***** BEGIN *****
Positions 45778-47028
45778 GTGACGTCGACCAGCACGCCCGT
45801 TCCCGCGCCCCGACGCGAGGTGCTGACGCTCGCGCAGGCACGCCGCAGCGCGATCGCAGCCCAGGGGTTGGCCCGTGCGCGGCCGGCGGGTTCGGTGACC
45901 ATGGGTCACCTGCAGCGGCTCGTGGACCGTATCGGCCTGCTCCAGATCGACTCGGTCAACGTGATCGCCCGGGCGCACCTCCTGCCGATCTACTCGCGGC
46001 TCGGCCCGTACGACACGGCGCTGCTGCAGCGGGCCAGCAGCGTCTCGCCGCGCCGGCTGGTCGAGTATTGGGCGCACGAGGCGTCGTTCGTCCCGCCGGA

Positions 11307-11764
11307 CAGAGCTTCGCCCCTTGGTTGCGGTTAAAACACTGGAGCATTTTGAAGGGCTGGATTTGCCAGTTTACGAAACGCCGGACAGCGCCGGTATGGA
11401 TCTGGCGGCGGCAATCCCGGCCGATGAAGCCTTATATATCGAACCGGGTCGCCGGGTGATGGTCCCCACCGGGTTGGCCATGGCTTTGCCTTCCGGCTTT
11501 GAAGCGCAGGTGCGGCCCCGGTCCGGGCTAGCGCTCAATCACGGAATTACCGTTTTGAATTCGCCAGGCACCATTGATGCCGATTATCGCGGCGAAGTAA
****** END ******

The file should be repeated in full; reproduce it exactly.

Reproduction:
Positions 45778-47028
45778 GTGACGTCGACCAGCACGCCCGT
45801 TCCCGCGCCCCGACGCGAGGTGCTGACGCTCGCGCAGGCACGCCGCAGCGCGATCGCAGCCCAGGGGTTGGCCCGTGCGCGGCCGGCGGGTTCGGTGACC
45901 ATGGGTCACCTGCAGCGGCTCGTGGACCGTATCGGCCTGCTCCAGATCGACTCGGTCAACGTGATCGCCCGGGCGCACCTCCTGCCGATCTACTCGCGGC
46001 TCGGCCCGTACGACACGGCGCTGCTGCAGCGGGCCAGCAGCGTCTCGCCGCGCCGGCTGGTCGAGTATTGGGCGCACGAGGCGTCGTTCGTCCCGCCGGA

Positions 11307-11764
11307 CAGAGCTTCGCCCCTTGGTTGCGGTTAAAACACTGGAGCATTTTGAAGGGCTGGATTTGCCAGTTTACGAAACGCCGGACAGCGCCGGTATGGA
11401 TCTGGCGGCGGCAATCCCGGCCGATGAAGCCTTATATATCGAACCGGGTCGCCGGGTGATGGTCCCCACCGGGTTGGCCATGGCTTTGCCTTCCGGCTTT
11501 GAAGCGCAGGTGCGGCCCCGGTCCGGGCTAGCGCTCAATCACGGAATTACCGTTTTGAATTCGCCAGGCACCATTGATGCCGATTATCGCGGCGAAGTAA